Among the available commercial isolates of nematodes, Heterorhabditis bacteriophora is the species recommended for the management of white grubs, however, Steinernema feltiae may also prove effective in porous, sandy sites. S. glaseri are also effective but may not be available commercially. They should be applied while grubs are still young and most susceptible and before they have caused significant damage. Follow sampling suggestions above, and apply nematodes in areas where high populations have been confirmed. Many types of pesticide sprayers can be used. Use low pressure (< 300 psi), and remove any screens finer than 50 mesh. A hose-end sprayer or watering can is ideal for small-scale applications. Apply a minimum rate of 1 billion nematodes per acre, regardless of the manufacturer’s directions.

Because nematodes are harmed by ultraviolet light, they should be applied at dusk or on a cloudy, rainy day. The nematodes use the thin film of water surrounding soil particles for movement. Irrigation (1/4 inch) after a nematode application is thereby suggested to optimize soil conditions and to help move nematodes through the thatch. A light irrigation before the application will also reduce the chances of nematodes sticking to grass blades on the surface. Users are advised to check viability by examining nematodes for movement with a hand lens before application and again in a sample collected from the sprayer output.

Fungal entomopathogens. Beauveria bassiana (the “white muscardine” fungus) is a common soil-borne fungus that has been selected for its virulence to certain insect pests. When spores (conidia) attach to the insect cuticle, they germinate, penetrate with the growing hyphae, and proliferate within the insect’s body. Moist conditions favor germination, followed by infection of the insect host 1-2 days later, and ultimately death. The white appearance of the cadaver’s surface is due to the conidia produced by the mature reproductive structures of the fungus as they reemerge from the host. These infected cadavers serve as inocula for secondary spread of the pathogen in the environment.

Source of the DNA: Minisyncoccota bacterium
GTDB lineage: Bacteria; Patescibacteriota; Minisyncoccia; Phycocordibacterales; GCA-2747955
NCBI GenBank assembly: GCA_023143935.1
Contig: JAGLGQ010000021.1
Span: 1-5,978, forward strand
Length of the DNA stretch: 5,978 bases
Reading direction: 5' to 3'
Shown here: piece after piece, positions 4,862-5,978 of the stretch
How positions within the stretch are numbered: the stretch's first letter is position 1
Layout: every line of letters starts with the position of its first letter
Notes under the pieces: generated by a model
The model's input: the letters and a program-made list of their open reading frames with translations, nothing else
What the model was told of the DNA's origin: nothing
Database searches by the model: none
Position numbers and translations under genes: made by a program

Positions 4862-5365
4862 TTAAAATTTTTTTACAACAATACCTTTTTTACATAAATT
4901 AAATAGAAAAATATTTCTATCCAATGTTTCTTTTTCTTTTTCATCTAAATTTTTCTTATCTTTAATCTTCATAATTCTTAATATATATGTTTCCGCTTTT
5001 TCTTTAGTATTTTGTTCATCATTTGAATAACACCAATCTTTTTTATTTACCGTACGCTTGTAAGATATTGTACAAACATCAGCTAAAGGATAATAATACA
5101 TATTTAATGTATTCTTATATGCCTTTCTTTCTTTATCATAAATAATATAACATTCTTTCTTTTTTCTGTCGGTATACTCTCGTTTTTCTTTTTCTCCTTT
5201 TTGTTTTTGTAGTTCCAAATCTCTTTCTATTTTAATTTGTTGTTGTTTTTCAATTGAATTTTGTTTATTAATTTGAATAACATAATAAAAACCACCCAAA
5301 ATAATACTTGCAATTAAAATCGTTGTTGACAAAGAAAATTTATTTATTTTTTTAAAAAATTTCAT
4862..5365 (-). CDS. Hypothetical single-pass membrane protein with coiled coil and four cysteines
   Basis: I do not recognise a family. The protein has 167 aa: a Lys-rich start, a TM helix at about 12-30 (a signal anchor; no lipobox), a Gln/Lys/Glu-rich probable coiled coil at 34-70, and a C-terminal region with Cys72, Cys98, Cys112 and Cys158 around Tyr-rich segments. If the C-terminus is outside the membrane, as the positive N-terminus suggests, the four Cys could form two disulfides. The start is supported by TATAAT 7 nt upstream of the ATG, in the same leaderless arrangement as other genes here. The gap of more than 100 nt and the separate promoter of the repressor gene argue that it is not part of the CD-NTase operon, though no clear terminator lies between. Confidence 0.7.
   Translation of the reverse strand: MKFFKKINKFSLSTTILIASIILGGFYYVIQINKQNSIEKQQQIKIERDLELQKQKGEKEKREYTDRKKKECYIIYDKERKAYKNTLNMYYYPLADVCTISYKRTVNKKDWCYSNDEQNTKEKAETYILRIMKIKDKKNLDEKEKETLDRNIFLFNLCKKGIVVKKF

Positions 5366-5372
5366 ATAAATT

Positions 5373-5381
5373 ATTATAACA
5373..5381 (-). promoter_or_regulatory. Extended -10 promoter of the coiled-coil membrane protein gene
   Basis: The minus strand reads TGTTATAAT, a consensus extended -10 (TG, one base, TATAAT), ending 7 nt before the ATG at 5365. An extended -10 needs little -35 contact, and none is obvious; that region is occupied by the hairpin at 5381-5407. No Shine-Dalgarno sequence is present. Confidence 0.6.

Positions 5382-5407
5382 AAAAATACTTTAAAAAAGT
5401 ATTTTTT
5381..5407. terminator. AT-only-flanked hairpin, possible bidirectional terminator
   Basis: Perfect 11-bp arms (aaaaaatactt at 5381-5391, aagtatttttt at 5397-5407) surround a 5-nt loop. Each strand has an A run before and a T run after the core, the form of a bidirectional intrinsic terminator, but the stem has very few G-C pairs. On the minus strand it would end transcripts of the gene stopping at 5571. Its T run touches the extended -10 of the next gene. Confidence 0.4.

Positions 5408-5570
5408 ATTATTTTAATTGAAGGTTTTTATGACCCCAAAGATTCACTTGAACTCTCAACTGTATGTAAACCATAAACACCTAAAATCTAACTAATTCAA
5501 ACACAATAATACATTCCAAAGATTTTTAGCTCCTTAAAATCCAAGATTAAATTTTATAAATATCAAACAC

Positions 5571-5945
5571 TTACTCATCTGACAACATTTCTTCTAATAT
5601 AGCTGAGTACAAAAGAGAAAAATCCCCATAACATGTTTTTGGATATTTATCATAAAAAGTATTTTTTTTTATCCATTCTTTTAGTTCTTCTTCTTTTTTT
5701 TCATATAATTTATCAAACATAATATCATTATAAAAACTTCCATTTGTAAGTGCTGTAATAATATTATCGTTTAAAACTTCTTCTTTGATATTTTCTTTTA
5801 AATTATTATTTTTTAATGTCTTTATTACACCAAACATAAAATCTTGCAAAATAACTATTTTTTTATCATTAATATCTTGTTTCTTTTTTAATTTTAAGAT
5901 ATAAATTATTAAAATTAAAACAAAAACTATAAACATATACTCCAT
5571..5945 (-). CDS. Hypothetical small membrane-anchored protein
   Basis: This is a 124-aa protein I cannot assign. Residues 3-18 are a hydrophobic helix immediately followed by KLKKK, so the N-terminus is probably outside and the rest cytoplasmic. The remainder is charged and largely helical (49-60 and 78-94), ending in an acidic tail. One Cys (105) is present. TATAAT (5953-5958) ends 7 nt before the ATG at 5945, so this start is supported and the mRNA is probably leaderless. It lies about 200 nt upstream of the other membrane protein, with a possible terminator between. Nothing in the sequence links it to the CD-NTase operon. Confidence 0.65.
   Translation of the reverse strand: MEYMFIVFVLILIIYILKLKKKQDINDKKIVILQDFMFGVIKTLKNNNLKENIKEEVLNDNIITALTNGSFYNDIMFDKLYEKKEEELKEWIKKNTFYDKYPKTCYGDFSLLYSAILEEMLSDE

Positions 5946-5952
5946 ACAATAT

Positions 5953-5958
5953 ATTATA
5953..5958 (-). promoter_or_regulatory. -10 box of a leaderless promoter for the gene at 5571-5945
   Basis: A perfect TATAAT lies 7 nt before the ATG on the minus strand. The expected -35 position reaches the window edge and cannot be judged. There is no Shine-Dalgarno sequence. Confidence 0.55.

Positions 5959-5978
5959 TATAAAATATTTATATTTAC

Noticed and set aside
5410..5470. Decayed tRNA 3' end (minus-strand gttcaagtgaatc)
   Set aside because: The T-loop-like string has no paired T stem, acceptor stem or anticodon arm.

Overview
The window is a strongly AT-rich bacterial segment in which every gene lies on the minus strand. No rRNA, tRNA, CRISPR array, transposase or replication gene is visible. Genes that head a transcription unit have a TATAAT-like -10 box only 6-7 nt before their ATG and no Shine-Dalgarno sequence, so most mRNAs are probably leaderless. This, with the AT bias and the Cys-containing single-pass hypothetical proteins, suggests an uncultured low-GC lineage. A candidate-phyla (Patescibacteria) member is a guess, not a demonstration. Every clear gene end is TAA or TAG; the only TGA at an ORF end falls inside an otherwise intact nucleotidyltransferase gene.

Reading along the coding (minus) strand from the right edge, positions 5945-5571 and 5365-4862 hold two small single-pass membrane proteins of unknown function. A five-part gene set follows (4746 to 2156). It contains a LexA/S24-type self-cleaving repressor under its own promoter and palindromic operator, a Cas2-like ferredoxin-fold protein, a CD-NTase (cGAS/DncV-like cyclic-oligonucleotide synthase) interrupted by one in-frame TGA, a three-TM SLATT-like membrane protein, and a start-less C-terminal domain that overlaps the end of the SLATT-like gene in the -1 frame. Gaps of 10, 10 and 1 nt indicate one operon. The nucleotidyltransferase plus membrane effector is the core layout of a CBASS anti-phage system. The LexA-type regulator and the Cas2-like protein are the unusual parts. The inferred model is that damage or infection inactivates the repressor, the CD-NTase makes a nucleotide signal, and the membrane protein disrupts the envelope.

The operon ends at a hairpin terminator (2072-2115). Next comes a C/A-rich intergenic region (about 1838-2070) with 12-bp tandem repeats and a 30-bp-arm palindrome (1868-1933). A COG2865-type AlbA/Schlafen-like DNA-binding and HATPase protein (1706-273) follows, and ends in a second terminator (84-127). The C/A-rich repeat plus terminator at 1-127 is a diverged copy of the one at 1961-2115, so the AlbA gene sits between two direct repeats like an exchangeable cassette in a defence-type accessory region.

The commercial product of Beauveria bassiana is produced through fermentation. Conidia are harvested and formulated into a sprayable liquid. Speed and efficacy of the product will depend on the number of spores contacting the insect, the age and susceptibility of the grub and the environmental conditions. Therefore, younger white grubs should be targeted because they are more susceptible than third instars. Additionally, after application, the area should be kept wet to promote germination and subsequent infection.

Milky spore disease. Milky spore disease powder is produced by grinding up living, diseased Japanese beetle grubs infected with the bacteria Paenibacillus popilliae. Commercial preparations of milky spore powder are widely used for the biological control of Japanese beetle. Nevertheless, the efficacy of current formulations has not been scientifically substantiated in the field, leading to questions about the usefulness of this biological control agent for white grub management. Users must also be aware that the bacteria in formulated products have been selected for infectivity to Japanese beetle grubs and are of no value against other common grub species infesting turfgrass in NY. This host specificity is highlighted on the product label. While Asiatic garden beetle, European chafer and Oriental beetle harbor the bacteria in natural populations, the commercial variety is specific to Japanese beetle.

While scouting, you may find milky grubs that are naturally infected with local strains of bacteria. The widespread occurrence of this pathogen under natural conditions means it does have prospects for biological control of white grubs. But, this will depend on further research and development to transfer laboratory virulence into field efficacy, as well as selecting more virulent bacteria that act against more species of scarabs under broad climate conditions. Practitioners seeking alternatives to chemical insecticides can try this product, but should not rely upon it.

More information online:

White grub control:

Japanese beetles:

Masked chafers:

Biological control:


Description. The bluegrass billbug (BGB, Sphenophorus parvulus) and the annual bluegrass weevil (ABW, Listronotus maculicollis) are native weevil species. BGB is most injurious in high-cut, lower maintenance turf such as home lawns, athletic fields and golf course roughs. It impacts turf throughout the northern U.S. ABW is most injurious in low-cut, high maintenance turf such as golf course greens, tees and fairways. Until approximately 20 years ago, outbreaks were largely limited to southeastern NY, but now the area of impact has expanded throughout much of the state, north to New England and Quebec, west to Ohio, and south to Virginia.

Natural history. For BGB and ABW, females chew holes into the grass stem and insert eggs. Young larvae live as stem borers, chewing and consuming tissue within the relative protection of the stem and filling it up with frass (insect excrement) that looks like sawdust. When they outgrow the stem, older larvae will drop down to the soil surface where they forage out to chew on surface roots and crowns. Adults feed on grass blades but cause little damage. Both species develop through five larval instars, prepupa, pupa and adult. Pupation takes place in the top layer of the soil. BGB completes only one generation a year, while ABW completes two to three, and as many as four in southeastern NY.